“Instead of the selfishness of the employing classes and the selfishness of competition,” wrote Spencer, “we are to have the unselfishness of a mutually-aiding system. How far is this unselfishness now shown in the behaviour of working men to one another? What shall we say to the rules limiting the numbers of new hands admitted into each trade, or to the rules which hinder ascent from inferior classes of workers to superior classes? One does not see in such regulations any of that altruism by which socialism is to be pervaded. Contrariwise, one sees a pursuit of private interests no less keen than among traders. Hence, unless we suppose that men’s natures will be suddenly exalted, we must conclude that the pursuit of private interests will sway the doings of all the component classes in a socialistic society.”[xxv]
In ‘The Coming Slavery,’ the second essay in The Man versus the State, Spencer’s realism about human behaviour and socialism anticipated some of the key findings of ‘public choice theory’ – one of the most important branches of modern economics and political science. In one striking passage, for instance, he explained how difficult it is for any democratic electorate to arrest the expansion of State bureaucracy, and the extension of its powers, once it has grown beyond a certain size. “A comparatively small body of officials, coherent, having common interests, and acting under central authority, has an immense advantage over an incoherent public which has no settled policy, and can be brought to act unitedly only under strong provocation. Hence an organisation of officials, once passing a certain stage of growth, becomes less and less resistible; as we see in the bureaucracies of the Continent.”[xxvi]
In addition to this, Spencer pointed out, there were other equally compelling forces at work encouraging the spread of government regulation and interference beyond its originally prescribed limits. One of these was the constant need to introduce new measures to correct the unforeseen damage inflicted by earlier legislation. Another was the ever increasing prejudice in favour of State intervention derived from past precedents. Thus the more people relied upon government to solve all their problems and deal with every crisis, the more they would favour its continued growth and involvement in every aspect of their lives. Even worse, wrote Spencer, “The multiplication of careers opened by a developing bureaucracy, tempts members of the classes regulated by it to favour its extension, as adding to the chances of safe and respectable places for their relatives. The people at large, led to look on benefits received through public agencies as gratis benefits, have their hopes continually excited by the prospects of more. A spreading education, furthering the diffusion of pleasing errors rather than of stern truths, renders such hopes both stronger and more general. Worse still, such hopes are ministered to by candidates for public choice, to augment their chances of success; and leading statesmen, in pursuit of party ends, bid for popular favour by countenancing them.”[xxvii]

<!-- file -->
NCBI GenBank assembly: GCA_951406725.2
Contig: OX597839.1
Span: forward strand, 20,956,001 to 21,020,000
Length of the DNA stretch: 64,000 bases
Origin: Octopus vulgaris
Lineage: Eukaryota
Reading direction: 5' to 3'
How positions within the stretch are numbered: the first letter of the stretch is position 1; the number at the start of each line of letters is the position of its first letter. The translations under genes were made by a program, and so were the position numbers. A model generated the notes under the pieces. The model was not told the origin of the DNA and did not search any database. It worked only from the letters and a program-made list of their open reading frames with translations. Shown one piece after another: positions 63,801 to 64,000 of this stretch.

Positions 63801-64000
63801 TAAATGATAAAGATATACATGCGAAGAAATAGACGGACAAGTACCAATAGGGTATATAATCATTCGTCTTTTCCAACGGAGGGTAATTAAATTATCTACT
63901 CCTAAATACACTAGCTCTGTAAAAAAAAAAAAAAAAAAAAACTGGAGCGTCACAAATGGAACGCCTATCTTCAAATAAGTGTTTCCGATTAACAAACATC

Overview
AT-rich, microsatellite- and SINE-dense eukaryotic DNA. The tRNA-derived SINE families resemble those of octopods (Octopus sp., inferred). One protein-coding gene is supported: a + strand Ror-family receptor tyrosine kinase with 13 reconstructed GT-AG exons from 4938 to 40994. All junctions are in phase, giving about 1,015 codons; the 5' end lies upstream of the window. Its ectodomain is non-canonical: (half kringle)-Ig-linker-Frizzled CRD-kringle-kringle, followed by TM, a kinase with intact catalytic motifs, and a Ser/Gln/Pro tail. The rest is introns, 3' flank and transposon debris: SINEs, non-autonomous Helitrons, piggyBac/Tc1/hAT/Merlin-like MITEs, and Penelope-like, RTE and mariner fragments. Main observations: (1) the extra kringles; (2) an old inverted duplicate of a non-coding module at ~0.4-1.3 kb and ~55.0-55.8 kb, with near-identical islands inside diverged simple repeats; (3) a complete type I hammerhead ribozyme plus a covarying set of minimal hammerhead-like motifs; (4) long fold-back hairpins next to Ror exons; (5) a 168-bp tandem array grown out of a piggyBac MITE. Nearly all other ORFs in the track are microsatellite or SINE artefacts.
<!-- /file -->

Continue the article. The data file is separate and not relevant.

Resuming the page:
Can anyone deny the relevance of these prophetic insights to modern democratic politics? Are we not constantly deluged by new laws and regulations, demands for more government action, and endless promises of a better tomorrow, usually at the taxpayer’s expense?
Spencer’s contemporary and follower, Auberon Herbert, would not have been surprised by these developments. He not only anticipated them, as well as the advent of modern totalitarianism. He was also especially prescient about the moral and psychological destructiveness of State coercion and government social engineering.